From Pulitzer Prize-winner Katherine Boo comes a landmark work of narrative nonfiction that tells the dramatic and sometimes heartbreaking story of families striving toward a better life in one of the world’s most lively but treacherous cities.
Annawadi is a makeshift settlement in the shadow of luxury hotels near the Mumbai airport and, as India starts to prosper, Annawadians are electric with hope. Abdul, a reflective and enterprising Muslim teenager, sees ‘a fortune beyond counting’ in the recyclable garbage that richer people throw away. Asha, a woman of formidable wit and deep scars from a childhood in rural poverty, has identified an alternate route to the middle class: political corruption. With a little luck, her sensitive, beautiful daughter — Annawadi’s ‘most-everything girl’ — will soon become its first female college graduate. And even the poorest Annawadians, like Kalu, a 15-year-old scrap-metal thief, believe themselves inching closer to the good lives and good times they call ‘the full enjoy’.
But then Abdul the garbage sorter is falsely accused in a shocking tragedy; terror and a global recession rock the city; and suppressed tensions over religion, caste, sex, power, and economic envy turn brutal. As the tenderest individual hopes intersect with the greatest global truths, the true contours of a competitive age are revealed. And so, too, are the imaginations and courage of the people of Annawadi.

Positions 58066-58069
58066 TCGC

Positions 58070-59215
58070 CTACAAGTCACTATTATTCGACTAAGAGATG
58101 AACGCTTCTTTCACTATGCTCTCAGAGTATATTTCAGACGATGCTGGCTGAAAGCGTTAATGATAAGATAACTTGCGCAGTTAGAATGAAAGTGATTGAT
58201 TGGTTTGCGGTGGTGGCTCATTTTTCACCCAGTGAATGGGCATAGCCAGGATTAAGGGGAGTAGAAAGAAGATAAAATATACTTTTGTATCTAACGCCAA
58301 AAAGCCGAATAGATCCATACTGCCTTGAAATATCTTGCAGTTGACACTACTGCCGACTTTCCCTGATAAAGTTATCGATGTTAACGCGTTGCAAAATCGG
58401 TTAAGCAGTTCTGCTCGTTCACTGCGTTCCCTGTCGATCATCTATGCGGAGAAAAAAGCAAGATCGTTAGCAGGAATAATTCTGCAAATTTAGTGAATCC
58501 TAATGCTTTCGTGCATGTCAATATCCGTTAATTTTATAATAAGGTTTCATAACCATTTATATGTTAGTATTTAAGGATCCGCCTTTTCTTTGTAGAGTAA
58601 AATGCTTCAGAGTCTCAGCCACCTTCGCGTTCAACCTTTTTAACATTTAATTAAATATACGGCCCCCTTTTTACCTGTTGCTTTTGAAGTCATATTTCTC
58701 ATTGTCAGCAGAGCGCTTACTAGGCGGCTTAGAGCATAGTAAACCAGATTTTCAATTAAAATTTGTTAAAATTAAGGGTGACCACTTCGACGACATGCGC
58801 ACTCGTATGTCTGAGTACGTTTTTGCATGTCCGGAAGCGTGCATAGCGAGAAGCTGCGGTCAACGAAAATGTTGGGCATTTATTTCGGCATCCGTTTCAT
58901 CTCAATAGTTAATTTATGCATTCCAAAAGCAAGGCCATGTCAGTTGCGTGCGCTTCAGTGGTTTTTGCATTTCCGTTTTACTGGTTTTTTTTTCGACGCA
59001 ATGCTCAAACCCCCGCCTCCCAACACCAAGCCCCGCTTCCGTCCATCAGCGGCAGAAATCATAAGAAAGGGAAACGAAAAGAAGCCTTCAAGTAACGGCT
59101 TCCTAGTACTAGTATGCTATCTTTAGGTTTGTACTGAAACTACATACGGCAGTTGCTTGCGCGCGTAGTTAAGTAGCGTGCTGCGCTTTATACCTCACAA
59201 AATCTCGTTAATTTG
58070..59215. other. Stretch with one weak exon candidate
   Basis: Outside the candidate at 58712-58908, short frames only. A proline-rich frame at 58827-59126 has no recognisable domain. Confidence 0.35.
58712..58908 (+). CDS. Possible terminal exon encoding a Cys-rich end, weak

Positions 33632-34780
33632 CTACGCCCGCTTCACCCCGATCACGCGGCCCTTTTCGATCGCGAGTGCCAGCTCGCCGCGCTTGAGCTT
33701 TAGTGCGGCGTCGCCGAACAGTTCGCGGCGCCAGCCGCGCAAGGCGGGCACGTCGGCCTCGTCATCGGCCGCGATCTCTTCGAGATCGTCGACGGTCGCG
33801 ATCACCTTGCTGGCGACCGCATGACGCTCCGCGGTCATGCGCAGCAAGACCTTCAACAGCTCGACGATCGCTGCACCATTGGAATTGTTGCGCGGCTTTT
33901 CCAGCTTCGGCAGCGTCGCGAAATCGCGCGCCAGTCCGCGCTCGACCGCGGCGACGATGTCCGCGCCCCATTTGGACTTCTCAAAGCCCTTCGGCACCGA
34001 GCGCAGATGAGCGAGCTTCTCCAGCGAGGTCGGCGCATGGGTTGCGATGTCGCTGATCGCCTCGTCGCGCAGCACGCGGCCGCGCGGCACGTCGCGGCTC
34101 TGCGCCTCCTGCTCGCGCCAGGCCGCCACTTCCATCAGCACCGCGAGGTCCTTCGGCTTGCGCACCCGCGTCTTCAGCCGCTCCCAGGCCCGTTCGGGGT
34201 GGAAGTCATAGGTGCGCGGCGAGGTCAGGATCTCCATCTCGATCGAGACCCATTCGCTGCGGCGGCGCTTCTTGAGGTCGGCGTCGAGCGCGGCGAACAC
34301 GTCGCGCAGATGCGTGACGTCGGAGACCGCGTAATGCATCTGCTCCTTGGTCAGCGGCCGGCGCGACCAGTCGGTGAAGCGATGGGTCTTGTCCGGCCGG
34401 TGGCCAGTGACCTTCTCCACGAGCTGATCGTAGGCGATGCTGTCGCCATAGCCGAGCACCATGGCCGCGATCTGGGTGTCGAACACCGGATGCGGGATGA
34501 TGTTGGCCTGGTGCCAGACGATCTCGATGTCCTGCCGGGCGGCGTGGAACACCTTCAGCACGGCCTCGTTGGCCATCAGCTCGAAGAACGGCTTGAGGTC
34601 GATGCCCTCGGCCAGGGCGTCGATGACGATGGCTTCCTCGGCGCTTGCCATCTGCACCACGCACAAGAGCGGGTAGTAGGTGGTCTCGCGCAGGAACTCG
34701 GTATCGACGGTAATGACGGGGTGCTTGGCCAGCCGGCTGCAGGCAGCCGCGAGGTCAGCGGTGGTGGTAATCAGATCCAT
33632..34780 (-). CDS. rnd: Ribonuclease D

With intelligence, humour, and deep insight into what connects human beings in an era of tumultuous change, Behind the Beautiful Forevers carries the reader headlong into one of the 21st century’s hidden worlds, and into the lives of people impossible to forget.
A Mumbai slum offers rare insight into the lives and socioeconomic and political realities for some of the disadvantaged riding the coattails (or not) of India's economic miracle in this deeply researched and brilliantly written account by New Yorker writer and Pulitzer Prize winning journalist Boo. Divided into four parts, the narrative brings vividly to the page life as it is led today in Annawadi, a squalid and overcrowded migrant settlement of some 3,000 people squatting since 1991 on a half-acre of land owned by the Sahar International Airport. (Boo derives her title from a richly ironic real-world image: a brightly colored ad for floor tiles repeating "Beautiful Forever" across a wall shutting out Annawadi from the view of travelers leaving the airport.) Among her subjects is the fascinating Abdul, a sensitive and cautiously hopeful Muslim teenager tirelessly trading in the trash paid for by recycling firms. Crucially, Boo's commanding ability to convey an interior world comes balanced by concern for the structural realities of India's economic liberalization (begun the same year as Annawadi's settlement), and her account excels at integrating the party politics and policy strategies behind eruptions of deep-seated religious, caste, and gender divides. Boo's rigorous inquiry and transcendent prose leave an indelible impression of human beings behind the shibboleths of the New India.